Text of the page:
“But music games are dead! What else can they do? All they need is new songs. What a cash grab!” Not so, dear reader. Firstly, “Rock Band 3” works with all your old music and gear, and includes a variety of interface and structure changes to smooth out the flow of things. Secondly, there’s a keyboard controller. Thirdly, you can use it, a fancy new guitar, and the drums you already own to learn to actually play real instruments.
Before the huge giant things outlined above, let me focus on RB3’s smaller improvements with a bulleted list.
• Harmonies have made it over from The Beatles: Rock Band.
• Players can now drop in and out of songs at will.
• Difficulty and stuff like no-fail mode and lefty flip can be adjusted on the fly.
• The new interface will keep your stupid drummer from backing out to the main menu while banging on the drums at the song select screen.
• There are many, many options for navigating your ever-growing song library. Sort by decade, song length, source, and your personal rating.
• Yes, ratings. If you rate a song a 5, it will appear more frequently in random setlists. If you rate a song a 1, it will never appear in a random setlist. Later, Visions. You won’t be missed .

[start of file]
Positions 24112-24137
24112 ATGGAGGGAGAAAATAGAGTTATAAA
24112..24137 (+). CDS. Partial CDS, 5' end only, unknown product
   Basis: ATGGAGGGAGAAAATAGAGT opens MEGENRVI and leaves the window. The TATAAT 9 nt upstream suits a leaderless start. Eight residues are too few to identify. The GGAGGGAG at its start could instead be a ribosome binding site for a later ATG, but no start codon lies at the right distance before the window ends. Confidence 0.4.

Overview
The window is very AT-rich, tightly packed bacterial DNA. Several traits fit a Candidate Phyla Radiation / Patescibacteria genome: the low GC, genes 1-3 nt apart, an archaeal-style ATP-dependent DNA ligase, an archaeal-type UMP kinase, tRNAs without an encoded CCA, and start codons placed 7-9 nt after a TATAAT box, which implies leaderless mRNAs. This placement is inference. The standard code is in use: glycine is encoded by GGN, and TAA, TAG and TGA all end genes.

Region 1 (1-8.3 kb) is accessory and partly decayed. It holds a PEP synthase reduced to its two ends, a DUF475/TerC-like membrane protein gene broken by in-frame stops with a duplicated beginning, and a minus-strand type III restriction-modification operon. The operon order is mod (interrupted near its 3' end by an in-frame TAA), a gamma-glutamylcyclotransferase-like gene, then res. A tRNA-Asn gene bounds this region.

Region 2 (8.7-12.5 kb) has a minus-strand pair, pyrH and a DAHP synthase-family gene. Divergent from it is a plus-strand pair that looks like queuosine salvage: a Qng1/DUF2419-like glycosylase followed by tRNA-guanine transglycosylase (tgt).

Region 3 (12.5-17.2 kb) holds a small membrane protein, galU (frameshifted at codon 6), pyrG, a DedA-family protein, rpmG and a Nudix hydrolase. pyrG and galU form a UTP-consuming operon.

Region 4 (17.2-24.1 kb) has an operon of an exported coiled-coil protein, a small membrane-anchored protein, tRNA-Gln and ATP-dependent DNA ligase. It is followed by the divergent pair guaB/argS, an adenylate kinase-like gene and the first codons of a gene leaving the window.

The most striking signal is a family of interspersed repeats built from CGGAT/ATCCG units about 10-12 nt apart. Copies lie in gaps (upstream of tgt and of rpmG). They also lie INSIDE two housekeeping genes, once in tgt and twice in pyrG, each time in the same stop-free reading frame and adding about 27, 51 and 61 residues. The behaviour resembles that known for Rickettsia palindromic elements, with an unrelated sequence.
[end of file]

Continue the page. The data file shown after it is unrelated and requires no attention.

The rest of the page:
• Band World Tour is now a 2-3 hour procedurally generated affair that is designed to be completed in an evening, and uses your entire library equally.
• You can save created playlists, create playlists on the web site, and send playlists to your friends.
he keyboard controller is really just a keyboard. It has MIDI out, and can be used as an instrument as well as a controller.
Traditional five-lane Rock Band gameplay is accomplished on a set of labeled keys on the right half of the keyboard. It only uses five white keys, but the new “pro” mode uses the entire thing, shifting the view of ten or twelve lanes out of the entire keyboard.
Pro mode is obviously quite difficult, but I was able hop onto hard standard mode on the Doors’ “Break on Through” without too much trouble, and it was super fun.
Pro mode is what Harmonix is calling its more realistic modes of play for the various instruments. Pro mode players can freely mix with standard players, and pro mode has its own difficulty tiers, so you can start on easy and work your way up.
Pro mode drums is the least exciting of the bunch. It requires the cymbal add-on that came out with Rock Band 2. It replaces some of the standard drum notes with round ones that require you to hit the appropriate cymbal. It also supports an additional kick pedal.
Pro mode guitar, however looks bananas. (I haven’t played it, because we are not fancy enough to get behind those closed doors.) You can either use the $150 guitar with a bunch of buttons on its neck, or the currently-unpriced actual real guitar that also works with the game. This astonishing piece of tech was demonstrated for us in the demo theatre, and I recommend checking this video out, as it will be much more effective than any series of words I could string together.
All in all, Rock Band 3 moves the genre forward more than almost anyone could’ve imagined, while maintaining and improving the core awesomeness contained within Rock Band 2.
In conclusion, enjoy this video of us rocking the fuck out: